- Song: "Hurricane"
- Artist: Ben Waters
- CD: Hurricane
- Genre: Blues-Rock
In "Hurricane," Ben Waters takes a piano style that dates to the early 1900s and adds modern influences.
British boogie-woogie wizard Ben Waters sets a breakneck pace in "Hurricane," the title track from his new, import-only CD. Waters took a few piano lessons as a teenager, but just imitated his teacher's hands instead of learning to read the notes. In the years since, he's nevertheless mastered the elements of the American piano style, with a driving left hand and witty trills and arpeggios and blue notes in the right. In the process, he creates music that lives up to the boogie-woogie mission statement: making listeners want to get up and dance, accompanied by lyrics that seem literally lifted from the daily newspaper: "When Wilma was the Hurricane / I was avoiding aeroplanes / While racial tension flares again / and now they're shooting all the hens."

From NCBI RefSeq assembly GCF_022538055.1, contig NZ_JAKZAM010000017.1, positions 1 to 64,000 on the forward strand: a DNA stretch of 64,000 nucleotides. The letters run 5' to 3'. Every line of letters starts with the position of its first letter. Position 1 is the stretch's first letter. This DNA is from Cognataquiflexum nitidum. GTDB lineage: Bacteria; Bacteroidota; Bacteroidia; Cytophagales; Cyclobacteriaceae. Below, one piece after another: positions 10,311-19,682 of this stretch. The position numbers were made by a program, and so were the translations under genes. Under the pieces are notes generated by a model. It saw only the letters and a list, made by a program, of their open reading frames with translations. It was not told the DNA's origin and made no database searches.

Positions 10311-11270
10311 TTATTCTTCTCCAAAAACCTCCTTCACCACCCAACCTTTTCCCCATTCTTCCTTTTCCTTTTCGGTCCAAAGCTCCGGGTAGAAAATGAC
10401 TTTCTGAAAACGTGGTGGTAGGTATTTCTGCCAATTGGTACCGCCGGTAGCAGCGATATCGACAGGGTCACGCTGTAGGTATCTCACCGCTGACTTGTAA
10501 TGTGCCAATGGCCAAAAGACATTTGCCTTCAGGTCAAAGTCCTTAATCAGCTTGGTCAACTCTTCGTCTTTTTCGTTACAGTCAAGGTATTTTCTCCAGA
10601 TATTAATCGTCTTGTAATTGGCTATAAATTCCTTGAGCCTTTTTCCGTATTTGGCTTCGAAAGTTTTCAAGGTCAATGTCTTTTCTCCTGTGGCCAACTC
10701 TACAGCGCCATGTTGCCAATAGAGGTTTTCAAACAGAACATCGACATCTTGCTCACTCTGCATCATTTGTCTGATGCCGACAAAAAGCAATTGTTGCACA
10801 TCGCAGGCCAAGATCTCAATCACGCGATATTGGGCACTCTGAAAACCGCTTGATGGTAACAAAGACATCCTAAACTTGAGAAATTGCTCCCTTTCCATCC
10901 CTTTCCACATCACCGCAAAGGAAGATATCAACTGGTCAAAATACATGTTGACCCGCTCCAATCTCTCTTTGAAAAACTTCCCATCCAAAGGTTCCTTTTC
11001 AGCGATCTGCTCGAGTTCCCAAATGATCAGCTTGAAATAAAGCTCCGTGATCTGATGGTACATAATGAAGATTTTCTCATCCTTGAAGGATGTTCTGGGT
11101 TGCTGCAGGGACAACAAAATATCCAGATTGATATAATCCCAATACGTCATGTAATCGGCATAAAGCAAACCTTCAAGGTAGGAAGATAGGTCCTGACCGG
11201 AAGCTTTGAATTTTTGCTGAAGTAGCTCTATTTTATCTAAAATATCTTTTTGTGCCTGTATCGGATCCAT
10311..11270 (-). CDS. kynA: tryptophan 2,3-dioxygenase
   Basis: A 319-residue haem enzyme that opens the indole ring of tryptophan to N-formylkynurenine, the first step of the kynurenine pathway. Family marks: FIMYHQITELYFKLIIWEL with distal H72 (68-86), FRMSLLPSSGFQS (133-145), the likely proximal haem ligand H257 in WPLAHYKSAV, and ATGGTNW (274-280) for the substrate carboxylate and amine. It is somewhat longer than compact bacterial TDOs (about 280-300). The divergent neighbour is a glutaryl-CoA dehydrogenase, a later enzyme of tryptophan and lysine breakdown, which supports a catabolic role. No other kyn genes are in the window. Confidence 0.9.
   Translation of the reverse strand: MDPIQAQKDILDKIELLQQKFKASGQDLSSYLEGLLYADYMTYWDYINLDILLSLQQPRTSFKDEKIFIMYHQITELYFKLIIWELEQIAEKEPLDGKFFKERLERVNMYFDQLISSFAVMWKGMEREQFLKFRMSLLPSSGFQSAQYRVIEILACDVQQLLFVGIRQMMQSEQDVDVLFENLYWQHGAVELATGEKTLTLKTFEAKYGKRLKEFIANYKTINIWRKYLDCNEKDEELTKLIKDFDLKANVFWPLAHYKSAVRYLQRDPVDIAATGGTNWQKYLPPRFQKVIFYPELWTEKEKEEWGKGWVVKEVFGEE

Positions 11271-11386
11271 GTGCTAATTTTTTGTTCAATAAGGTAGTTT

Waters, who sings in a warm barroom style, is especially adept at taking a piano style that dates to the early 1900s and adding modern influences. "Hurricane" shows off some Beach Boys-style backing vocals and a blistering guitar solo. All it lacks is his cross-cultural flair, on display in a version of "Johnny B. Goode" that sounds as it might have been played by an Eastern European dance band.
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